Fighting Ebola – A Test to Our Patriotism

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Hmm! This is how far the Ebola Virus Disease (EVD) has come. We can’t even imagine how far it is going. When the EVD hit just one county, we advised our leaders to take some actions but they really didn’t take heed. Now, see how far the virus has raged. What is our fate like now?

Thank God we now have a National Task Force to battle this virus. But like the chair of the Task Force has been calling, I also think we all must join in the fight against Ebola. It is very worrisome waking up every morning to hear about a new victim of the Ebola virus. Reading the regular updates from UNICEF and other organizations is not exciting because the documents themselves are not exciting and I am sure experts who prepared them themselves do not feel excited writing such reports.

Also, going through the various dailies and online sources and the headlines, all are saying Ebola, Ebola, Ebola and fear keeps developing.

Besides, this virus has interfered with our normal way of life – we no longer feel safe to even shake hands; which is one of the most common things in our society. Why? Because we are being advised not to do so–talk of hugging and other forms of greetings. The fear of the disease is even making us to look like strange human beings – we dress differently, wear gloves and other forms of protective clothing, take bath with clorax and other detergents, only because we want to feel safe and live on.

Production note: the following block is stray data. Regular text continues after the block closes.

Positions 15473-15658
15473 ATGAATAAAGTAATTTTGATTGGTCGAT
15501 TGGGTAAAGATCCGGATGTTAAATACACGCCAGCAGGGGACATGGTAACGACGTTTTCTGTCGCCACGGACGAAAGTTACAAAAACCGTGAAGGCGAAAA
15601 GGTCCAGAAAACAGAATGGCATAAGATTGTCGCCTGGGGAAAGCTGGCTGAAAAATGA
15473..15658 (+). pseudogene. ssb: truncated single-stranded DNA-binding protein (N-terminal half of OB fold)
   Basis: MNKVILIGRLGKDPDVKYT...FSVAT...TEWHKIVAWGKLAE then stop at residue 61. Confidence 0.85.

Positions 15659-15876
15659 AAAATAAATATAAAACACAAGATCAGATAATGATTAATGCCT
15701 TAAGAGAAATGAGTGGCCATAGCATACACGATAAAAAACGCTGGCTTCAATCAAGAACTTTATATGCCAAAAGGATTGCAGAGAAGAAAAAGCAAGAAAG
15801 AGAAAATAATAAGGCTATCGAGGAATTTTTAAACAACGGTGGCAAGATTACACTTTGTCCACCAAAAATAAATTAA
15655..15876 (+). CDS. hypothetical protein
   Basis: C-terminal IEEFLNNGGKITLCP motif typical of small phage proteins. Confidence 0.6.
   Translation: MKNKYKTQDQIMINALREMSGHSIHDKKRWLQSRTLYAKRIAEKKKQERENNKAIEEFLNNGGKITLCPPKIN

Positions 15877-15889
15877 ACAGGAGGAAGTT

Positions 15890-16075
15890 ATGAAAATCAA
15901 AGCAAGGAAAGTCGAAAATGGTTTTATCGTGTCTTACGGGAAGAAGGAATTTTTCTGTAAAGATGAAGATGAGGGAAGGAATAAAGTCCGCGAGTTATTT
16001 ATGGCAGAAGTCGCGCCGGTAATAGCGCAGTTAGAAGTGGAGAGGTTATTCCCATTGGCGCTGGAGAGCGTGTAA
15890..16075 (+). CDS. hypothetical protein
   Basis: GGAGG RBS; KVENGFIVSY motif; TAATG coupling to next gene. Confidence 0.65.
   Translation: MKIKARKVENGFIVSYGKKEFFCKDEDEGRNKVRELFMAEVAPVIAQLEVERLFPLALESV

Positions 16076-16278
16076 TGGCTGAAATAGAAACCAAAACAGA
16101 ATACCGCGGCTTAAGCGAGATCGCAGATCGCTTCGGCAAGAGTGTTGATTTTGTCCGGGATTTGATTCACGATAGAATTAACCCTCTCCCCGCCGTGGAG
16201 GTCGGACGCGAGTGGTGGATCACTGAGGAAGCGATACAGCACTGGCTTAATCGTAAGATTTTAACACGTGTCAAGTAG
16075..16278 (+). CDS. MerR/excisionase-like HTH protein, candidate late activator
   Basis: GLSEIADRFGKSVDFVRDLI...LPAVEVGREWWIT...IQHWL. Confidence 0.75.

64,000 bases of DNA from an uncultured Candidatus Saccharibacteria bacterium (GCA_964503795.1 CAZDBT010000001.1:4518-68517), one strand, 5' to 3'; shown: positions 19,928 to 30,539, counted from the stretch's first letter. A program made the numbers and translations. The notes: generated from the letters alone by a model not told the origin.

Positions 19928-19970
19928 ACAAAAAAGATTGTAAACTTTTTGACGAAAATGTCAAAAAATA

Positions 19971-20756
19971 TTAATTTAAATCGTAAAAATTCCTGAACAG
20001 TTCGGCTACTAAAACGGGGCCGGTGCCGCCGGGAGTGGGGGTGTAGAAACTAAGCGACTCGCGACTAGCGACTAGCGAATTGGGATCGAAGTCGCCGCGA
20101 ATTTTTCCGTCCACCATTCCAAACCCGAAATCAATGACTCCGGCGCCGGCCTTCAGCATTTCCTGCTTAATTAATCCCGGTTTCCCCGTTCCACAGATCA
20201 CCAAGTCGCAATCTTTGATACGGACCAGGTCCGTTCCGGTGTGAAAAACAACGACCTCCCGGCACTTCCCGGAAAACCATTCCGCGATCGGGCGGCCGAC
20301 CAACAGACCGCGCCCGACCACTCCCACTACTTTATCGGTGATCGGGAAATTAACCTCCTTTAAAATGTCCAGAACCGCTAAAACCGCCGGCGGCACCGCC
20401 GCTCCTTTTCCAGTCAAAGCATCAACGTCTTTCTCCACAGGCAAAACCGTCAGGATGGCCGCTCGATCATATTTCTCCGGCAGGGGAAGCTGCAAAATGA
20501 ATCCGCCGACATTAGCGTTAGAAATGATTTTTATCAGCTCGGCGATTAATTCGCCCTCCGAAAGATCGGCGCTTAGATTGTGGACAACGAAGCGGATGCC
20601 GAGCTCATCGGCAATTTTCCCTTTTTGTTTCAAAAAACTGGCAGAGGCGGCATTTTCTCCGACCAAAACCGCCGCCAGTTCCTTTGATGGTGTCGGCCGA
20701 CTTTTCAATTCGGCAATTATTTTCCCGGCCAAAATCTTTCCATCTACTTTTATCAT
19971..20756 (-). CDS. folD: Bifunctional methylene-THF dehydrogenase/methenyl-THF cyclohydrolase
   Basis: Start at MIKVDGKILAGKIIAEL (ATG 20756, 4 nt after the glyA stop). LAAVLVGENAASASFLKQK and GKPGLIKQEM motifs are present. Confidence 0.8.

The Fear of Ebola has also interfered with the way we even care for our sick friends and relatives and how health workers care for their sick patients. As a result of the fear of the virus, we isolate ourselves from our sick friends and family.  We call authorities on them as if someone is reporting that health workers are refusing to take in some patients.  People are being stigmatized only because we fear Ebola.

One cherished part of our Liberian culture is how we honor our dead. But in the wake of Ebola, your dear departed will not be given that degree of honor, particularly if authorities say they died of Ebola. We are being strictly prohibited from going close to the dead person. This is terrible! This is a cherished part of culture and doing away with it is terrible. How long will this persist? For how long will our people die from Ebola?

Who knows whether it is still safe for us to go to our places of worship.

Let us be more serious in the fight. Let all of us get on board. We need to stop politicizing this thing. In fact, I think the National Elections Commission (NEC) needs to pause her preparations for this year’s senatorial elections as some of us have done to our events and gatherings as we join the fight against this menace that is waging war on us. Since Ebola has declared war, let us fight back.

I saw that the NEC has released 139 names of people who want to be senators. To all 139 of you I say, pause your political activities, go out to those people whose votes you want. Tell them to play safe to stay alive come October this year. Tell them Ebola is real and has no cure. Tell them to tell others to play safe.